Where Are Mortgage Rates Going?

October 14th, 2023

interest rates going up

Everyone is watching mortgage rates these days. And everyone knows they are much higher now than in 2020 and 2021! But are they high? Are they outrageous? And what exactly are they? How are they determined? Will they ever go back to when they were 3%?

Are mortgage rates high?

Looking at the historical numbers, today’s mortgage rates are above average. But today’s rates are not outrageous, as some think.

A while back, I published a chart of interest rates. It goes back about 40 years. I wanted to show the recent increase in interest rates is not a major event when put into historical context.

Then I found the 220-year chart below on an investing website called The Capital Spectator.

historical rate chart

Long-term interest rate history data like this puts today’s financial numbers into perspective. It seems to me the average interest rate level in our country is about 6.5%. This chart shows where rates are now is not an outrage. Interest rates were in the mid 6’s around 1789 when the US Constitution was ratified!

The chart shows that mortgage rates don’t routinely get as low as 3% or 4% over history. Even 5% is somewhat rare. Interest rates are volatile. And rates will be lower again at some point. And then they’ll be higher yet again. The cycle never ends.

You can click here to watch this video for a short review of my take on historical rates.

What exactly are mortgage rates now?

Mortgage rates can’t be quoted in generic terms. If you want to get a quote that is anywhere near accurate, you need to discuss details with a mortgage lender.

Mortgage rates change due to a number of variables. Some of those are:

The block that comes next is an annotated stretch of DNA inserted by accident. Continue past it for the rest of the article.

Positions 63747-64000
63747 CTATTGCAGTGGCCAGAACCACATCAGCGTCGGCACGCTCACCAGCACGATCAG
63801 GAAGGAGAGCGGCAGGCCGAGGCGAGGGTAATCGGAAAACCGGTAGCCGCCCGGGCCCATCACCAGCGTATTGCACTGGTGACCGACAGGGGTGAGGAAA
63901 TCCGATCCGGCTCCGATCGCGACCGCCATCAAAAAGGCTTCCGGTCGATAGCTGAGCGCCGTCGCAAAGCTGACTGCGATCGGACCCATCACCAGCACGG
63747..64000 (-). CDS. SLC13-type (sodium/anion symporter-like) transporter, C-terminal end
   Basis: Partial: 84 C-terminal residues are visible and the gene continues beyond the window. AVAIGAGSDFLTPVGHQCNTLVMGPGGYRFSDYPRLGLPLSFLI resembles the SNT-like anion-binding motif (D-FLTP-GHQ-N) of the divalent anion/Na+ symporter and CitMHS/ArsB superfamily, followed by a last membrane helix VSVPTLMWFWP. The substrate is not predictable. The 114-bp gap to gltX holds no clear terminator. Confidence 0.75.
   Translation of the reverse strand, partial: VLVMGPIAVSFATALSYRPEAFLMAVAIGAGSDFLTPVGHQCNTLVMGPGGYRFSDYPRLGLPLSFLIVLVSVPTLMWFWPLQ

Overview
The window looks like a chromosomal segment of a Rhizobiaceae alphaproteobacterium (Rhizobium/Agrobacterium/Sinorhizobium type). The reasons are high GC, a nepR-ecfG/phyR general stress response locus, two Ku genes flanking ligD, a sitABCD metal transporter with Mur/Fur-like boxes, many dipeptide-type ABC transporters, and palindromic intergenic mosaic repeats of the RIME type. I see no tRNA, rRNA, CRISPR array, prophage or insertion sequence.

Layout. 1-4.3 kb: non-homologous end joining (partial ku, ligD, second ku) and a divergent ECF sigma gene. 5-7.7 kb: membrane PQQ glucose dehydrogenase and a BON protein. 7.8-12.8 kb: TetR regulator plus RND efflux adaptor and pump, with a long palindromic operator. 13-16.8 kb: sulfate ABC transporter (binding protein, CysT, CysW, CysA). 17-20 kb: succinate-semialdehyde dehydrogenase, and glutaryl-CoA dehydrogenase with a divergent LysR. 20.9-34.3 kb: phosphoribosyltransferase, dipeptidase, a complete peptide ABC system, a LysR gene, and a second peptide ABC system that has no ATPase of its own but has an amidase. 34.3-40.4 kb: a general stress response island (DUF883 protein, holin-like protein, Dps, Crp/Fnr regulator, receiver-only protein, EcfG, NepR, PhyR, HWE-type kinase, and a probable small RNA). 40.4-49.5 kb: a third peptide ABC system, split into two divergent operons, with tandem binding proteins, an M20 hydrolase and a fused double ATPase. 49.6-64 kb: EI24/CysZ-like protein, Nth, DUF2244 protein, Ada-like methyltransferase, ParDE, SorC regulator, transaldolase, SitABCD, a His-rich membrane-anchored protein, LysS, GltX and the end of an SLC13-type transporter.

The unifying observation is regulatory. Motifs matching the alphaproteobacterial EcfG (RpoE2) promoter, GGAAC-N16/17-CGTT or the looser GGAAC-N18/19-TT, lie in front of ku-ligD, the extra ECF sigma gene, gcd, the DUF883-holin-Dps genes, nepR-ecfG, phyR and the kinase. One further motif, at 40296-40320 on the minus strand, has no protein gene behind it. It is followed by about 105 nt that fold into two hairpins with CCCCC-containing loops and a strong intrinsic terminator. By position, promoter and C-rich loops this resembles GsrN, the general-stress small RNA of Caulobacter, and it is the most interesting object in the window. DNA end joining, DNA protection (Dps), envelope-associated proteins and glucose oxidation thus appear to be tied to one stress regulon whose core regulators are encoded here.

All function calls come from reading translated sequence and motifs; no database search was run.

• Credit score: Obviously a higher credit score is better to get more competitive rates.
  • Loan Size: Mortgage rates will vary based on loan size. You need to talk to a mortgage lender to see if your loan amount is Conforming, Conforming “High Balance”, or Jumbo. Read more about loan size.
  • Debt ratios: There are times when higher debt ratios may impact your mortgage terms.
  • Property type: Certain property types can come with higher mortgage rates. Condominiums, 2-4 unit multi-family properties, and other property types can come with higher terms.
  • Mortgage type: Rates will vary whether a fixed rate, a buydown mortgage, or adjustable rate mortgage.
  • Down payment: Surprisingly a larger down payment does not guarantee better terms. A 5% down payment loan typically has mortgage insurance. That mortgage insurance may cover the lender up to 30% of the value of the home. Between 5% down payment and 30% PMI coverage that is 35% of safety for the lender. And that 35% of protection is more valuable than a 20% down payment. This means that a 5% down payment loan may have slightly better terms than 20% down. But there are scenarios where higher down payments may provide better terms. This is why you need to talk to a mortgage lender in detail.

A mortgage borrower will pay a much higher rate if they want to buy a condo, with 5% down, and a lower credit score. And a mortgage borrower will get lower terms on a single family home, with 20% down, and a high credit score.

How are rates determined?

The Federal Reserve determines mortgage rates, correct? No. The Federal Reserve is one lever of many that may have an impact. Mortgage rates are more affected by the market. Keep an eye on inflation, economic news, and the general economy. This blog I wrote discusses the Federal Reserve and the economy in more detail.

It is also important to note that mortgage rates can change each business day. Rates move up and down daily, just as frequently as you see daily stock market moves.

What are current mortgage rates? As you can see that is a complicated question. You can fill out this form to see terms for your scenario. There is no fee required, no credit pull needed, and no obligation. After seeing numbers, you can decide if it is time to refinance or get pre-approved.

Conclusion

Contact me to discuss mortgage rates, your local housing market, or other questions. Click here to schedule a call or you can email me directly.

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Brian Martucci is a loan officer for Capital Bank Home Loans, a division of Capital Bank, N.A. He has been in the mortgage industry since 1986 and has served in a number of roles, including loan processor, loan officer, mortgage broker, branch manager, and vice president. Brian Martucci – NMLS# 185421. His opinions do not necessarily reflect the opinions and beliefs of Capital Bank Home Loans or Capital Bank. Capital Bank, N.A.- NMLS# 401599. Click here for the Capital Bank, N.A. “Privacy Policy”.

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